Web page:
may that hidden darkness be your gift to give,
may you hold that shadow to the light
and the silence of that shelter to the word of the light,
may you join all of your previous disappearances
with this new appearance, this new morning,
this being seen again, new and newly alive.

From the David Whyte, The Bell and the Blackbird (2018).

Live Your Best Life Now

Thanks to the Academy of American Poets’ “Poem-a-Day” program, I was pleased to find “The Rainbow,” a poem by Effie Waller Smith (1879-1960) in my email this morning. Even though I studied and taught early African American literature for many years, I’m pretty sure I have not read any of her poetry before today.

Smith produced three books of poetry–Songs of the Months (1904); Rhymes from the Cumberland (1909); Rosemary and Pansies (1909)–and was even published in the highly regarded Harper’s Magazine. I downloaded Rosemary and Pansies, and will be reading it over the next few days.

“The Rainbow,” from Rosemary and Pansies, is a sweet poem, and perhaps that’s the one I should share today, but “Preparation”–from the same collection–spoke to me, as I’m working on being more intentional about taking time for the things that matter most.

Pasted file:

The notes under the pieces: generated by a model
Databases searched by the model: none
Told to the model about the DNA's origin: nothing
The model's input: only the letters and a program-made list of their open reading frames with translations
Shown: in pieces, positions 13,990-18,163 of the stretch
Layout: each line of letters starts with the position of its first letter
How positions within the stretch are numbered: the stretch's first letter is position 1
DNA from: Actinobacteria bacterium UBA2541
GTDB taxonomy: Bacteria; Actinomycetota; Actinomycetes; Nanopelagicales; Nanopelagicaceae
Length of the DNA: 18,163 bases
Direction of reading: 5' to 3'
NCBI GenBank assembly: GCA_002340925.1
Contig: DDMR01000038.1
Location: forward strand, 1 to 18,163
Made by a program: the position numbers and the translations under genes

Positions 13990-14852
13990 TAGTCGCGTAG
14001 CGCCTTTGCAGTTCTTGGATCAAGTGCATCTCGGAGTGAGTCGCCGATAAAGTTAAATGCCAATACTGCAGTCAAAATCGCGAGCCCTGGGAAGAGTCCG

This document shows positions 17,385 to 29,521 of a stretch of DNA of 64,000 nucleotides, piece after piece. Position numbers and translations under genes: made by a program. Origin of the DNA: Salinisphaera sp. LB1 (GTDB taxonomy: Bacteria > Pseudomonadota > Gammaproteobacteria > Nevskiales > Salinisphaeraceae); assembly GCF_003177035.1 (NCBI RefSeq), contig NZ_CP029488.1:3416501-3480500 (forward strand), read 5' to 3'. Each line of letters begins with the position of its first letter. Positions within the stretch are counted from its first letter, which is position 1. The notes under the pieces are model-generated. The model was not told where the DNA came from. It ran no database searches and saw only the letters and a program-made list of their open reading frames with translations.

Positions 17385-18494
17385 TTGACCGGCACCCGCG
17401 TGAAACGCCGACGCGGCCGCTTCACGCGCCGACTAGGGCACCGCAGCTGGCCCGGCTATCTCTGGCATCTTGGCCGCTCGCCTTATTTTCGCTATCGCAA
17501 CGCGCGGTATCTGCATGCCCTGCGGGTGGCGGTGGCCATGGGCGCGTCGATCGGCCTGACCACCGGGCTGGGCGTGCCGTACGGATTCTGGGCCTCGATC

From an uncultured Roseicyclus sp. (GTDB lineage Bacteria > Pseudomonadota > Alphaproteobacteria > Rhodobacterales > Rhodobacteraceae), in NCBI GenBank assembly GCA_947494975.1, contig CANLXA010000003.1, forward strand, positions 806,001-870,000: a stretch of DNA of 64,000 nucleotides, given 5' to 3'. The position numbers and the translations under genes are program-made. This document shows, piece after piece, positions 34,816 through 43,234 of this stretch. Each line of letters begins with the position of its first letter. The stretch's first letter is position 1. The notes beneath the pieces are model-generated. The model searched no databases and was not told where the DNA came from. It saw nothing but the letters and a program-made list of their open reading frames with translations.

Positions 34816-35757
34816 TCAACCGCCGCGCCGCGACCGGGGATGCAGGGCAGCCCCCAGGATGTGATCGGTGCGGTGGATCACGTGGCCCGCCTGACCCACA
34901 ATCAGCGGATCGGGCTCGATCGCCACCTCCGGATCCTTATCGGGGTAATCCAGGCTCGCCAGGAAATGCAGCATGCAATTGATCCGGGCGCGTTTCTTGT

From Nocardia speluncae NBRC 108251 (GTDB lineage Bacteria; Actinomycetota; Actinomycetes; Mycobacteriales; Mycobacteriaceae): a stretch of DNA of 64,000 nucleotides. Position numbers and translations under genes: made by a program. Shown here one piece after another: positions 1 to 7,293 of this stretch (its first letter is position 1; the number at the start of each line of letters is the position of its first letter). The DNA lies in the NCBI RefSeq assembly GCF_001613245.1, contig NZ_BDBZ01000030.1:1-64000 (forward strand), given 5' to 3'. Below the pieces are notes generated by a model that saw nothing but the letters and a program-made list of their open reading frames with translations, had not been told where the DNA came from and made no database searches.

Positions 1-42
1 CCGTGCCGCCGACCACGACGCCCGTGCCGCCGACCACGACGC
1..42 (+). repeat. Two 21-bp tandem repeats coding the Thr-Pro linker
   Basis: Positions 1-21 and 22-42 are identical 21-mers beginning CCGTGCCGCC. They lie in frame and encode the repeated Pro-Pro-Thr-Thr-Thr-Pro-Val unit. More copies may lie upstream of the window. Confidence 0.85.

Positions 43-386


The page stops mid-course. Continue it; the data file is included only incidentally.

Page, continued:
Preparation
Effie Waller Smith

“I have no time for those things now,” we say;
“But in the future just a little way,
No longer by this ceaseless toil oppressed,
I shall have leisure then for thought and rest.
When I the debts upon my land have paid,
Or on foundations firm my business laid,
I shall take time for discourse long and sweet
With those beloved who round my hearthstone meet;
I shall take time on mornings still and cool
To seek the freshness dim of wood and pool,
Where, calmed and hallowed by great Nature’s peace,
My life from its hot cares shall find release;
I shall take time to think on destiny,
Of what I was and am and yet shall be,
Till in the hush my soul may nearer prove
To that great Soul in whom we live and move.
All this I shall do sometime but not now—
The press of business cares will not allow.”
And thus our life glides on year after year;
The promised leisure never comes more near.
Perhaps the aim on which we placed our mind
Is high, and its attainment slow to find;
Or if we reach the mark that we have set,
We still would seek another, farther yet.
Thus all our youth, our strength, our time go past
Till death upon the threshold stands at last,
And back unto our Maker we must give
The life we spent preparing well to live.